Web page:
At just 25 years of age, with a passion for protecting the environment and climate change prevention, Dorrigo local Jack Buchanan and his fiance Bec Erdalli had an idea for an all Australian made, all natural skincare product range. Armed with little more than their idea, a logo, and a high set of standards (a mandate for no single-use plastic and the philosophy: “action is the only true measure of ethics”), they took it to the people.
Fast forward two years to October 2020 and they’re proudly and sustainably producing their Avirida skincare range, which so far includes eye balm, facemask, body balm and lip balm (plus a vegan version free of bees wax) – all packaged in divine little timber pots made from (pest species) Camphor Laurel or Bamboo. There are no fancy labels glued to the product and no glossy boxes embossed with gold lettering. The product name and ingredients list are simply but stylishly laser cut onto the outside of the pots.
They’ve even created tea-light candle holders that can be engraved with personalised messages from donor to receiver. As you could imagine, these have been popular little gifts for Victoria’s lockdown population from friends and relatives outside the state. Every part in the production process happens 100% in house under the strictest sustainable practices.
With Bec’s commerce degree and Jack’s business & engineering passion, we wondered how the pair came to this point so early in their careers. We discovered so much more!
Jack & Bec, how was your business idea born?
Jack: Following television programs such as ‘War on Waste’ Bec started perfecting her own natural skincare recipes at home, and then collaborated with an Aromatherapist who had 30+ years experience to build it into a business.
Because we wanted zero single-use plastic involved in the process, I began to develop our packaging, which was to uphold our philosophy and be made from a renewable resource that could also be sustainably sourced. After many long days in my dad’s workshop, on one single small router, our first wooden pot prototype was finally born.[Jack’s dad, Gordon Buchanan owns Mountain-Top Timbers, a business he’s been operating for 40+ years.]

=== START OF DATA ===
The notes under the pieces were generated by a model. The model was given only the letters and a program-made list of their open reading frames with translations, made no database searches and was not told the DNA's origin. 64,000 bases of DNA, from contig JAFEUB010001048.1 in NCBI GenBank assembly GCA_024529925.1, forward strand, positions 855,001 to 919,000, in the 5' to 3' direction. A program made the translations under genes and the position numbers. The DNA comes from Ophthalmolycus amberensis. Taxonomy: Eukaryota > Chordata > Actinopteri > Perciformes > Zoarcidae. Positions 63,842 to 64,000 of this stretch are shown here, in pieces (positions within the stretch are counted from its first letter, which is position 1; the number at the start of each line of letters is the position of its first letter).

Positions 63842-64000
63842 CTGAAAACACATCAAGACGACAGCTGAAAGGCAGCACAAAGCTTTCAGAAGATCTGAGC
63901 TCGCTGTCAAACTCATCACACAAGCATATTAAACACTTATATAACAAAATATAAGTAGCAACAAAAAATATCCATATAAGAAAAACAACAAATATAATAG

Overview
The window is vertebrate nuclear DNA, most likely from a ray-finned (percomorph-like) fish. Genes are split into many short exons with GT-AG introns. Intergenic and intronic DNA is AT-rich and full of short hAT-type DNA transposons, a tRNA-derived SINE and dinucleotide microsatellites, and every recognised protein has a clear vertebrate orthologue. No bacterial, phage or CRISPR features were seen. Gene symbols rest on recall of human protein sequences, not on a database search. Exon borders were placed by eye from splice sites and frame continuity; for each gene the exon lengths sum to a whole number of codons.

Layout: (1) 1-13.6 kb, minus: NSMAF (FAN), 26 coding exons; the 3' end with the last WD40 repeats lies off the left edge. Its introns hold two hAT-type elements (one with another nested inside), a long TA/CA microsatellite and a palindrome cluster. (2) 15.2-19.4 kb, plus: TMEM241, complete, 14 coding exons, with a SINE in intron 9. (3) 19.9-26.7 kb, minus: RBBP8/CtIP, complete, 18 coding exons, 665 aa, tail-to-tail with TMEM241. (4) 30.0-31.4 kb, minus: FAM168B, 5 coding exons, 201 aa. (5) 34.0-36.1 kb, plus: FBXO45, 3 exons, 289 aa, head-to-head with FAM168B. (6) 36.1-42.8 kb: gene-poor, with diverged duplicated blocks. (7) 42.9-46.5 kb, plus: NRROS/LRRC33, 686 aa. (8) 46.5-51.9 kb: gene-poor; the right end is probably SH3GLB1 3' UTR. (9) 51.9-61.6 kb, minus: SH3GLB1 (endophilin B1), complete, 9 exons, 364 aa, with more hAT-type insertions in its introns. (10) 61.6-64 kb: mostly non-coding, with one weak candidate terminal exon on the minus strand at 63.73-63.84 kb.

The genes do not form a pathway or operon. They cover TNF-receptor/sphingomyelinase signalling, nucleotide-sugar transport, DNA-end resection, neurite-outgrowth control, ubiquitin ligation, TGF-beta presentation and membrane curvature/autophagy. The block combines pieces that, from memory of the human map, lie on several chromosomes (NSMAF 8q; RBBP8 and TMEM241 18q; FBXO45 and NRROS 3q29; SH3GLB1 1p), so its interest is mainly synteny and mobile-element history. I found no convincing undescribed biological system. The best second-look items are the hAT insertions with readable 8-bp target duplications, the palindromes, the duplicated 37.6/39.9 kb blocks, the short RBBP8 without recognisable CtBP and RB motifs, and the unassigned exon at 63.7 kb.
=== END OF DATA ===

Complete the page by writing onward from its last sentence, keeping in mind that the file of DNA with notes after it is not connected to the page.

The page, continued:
How did you get it off the ground?
We created a Kickstarter campaign to raise $15k. We thought that was a reasonable goal, which would secure the purchase of two of our three ‘workhorse’ machines. The pre-launch preparation for this was incredibly stressful but we made it – and organised a launch gathering at Components Café, now owned by my brother Harry and his partner Josh. We’re so thankful for the support we received from our amazing backers – many of them locals.
This helped us set us up our factory in the old Dorrigo sawmill in October 2018. As a school kid, I’d be fascinated by the range of activities happening here, which I observed from my daily school bus ride.
In truth the space is freezing cold in winter and hot, hot, hot in summer! But I’d rather be here than in any other work environment. What we’re doing is somewhat unique and we’re enjoying learning as we’re going.
Tell us about the timber packaging for Avirida skincare product, and how it’s made to meet your ethical standard.
Initially we considered jars & tubs made from either glass or aluminium. But the manufacturing of both these to refine them from virgin materials is energy intensive. The same challenge applies at the other end of their life in their recycling process.
Timber pots from Camphor Laurel or Bamboo was the answer. Both can be locally sourced and both are weeds. We start with a stack of this timber and use a router to shape them.
The bamboo pot lids seal with a little on/off twist movement, a design we’ve proudly patented.
The other products are packaged in camphor laurel pots. They’re more refined in terms of machining and have a threaded lid to seal.
We also wanted to remove the labelling process, because even paper labels have a plastic backing. So our laser engraver etches the logo, product name and the ingredients onto the outside of the pots. Then they’re sanded and oiled and ready to be filled.
It seems you hold your business to a very high standard, from the sourcing of materials, right through to how they are shipped to your customers.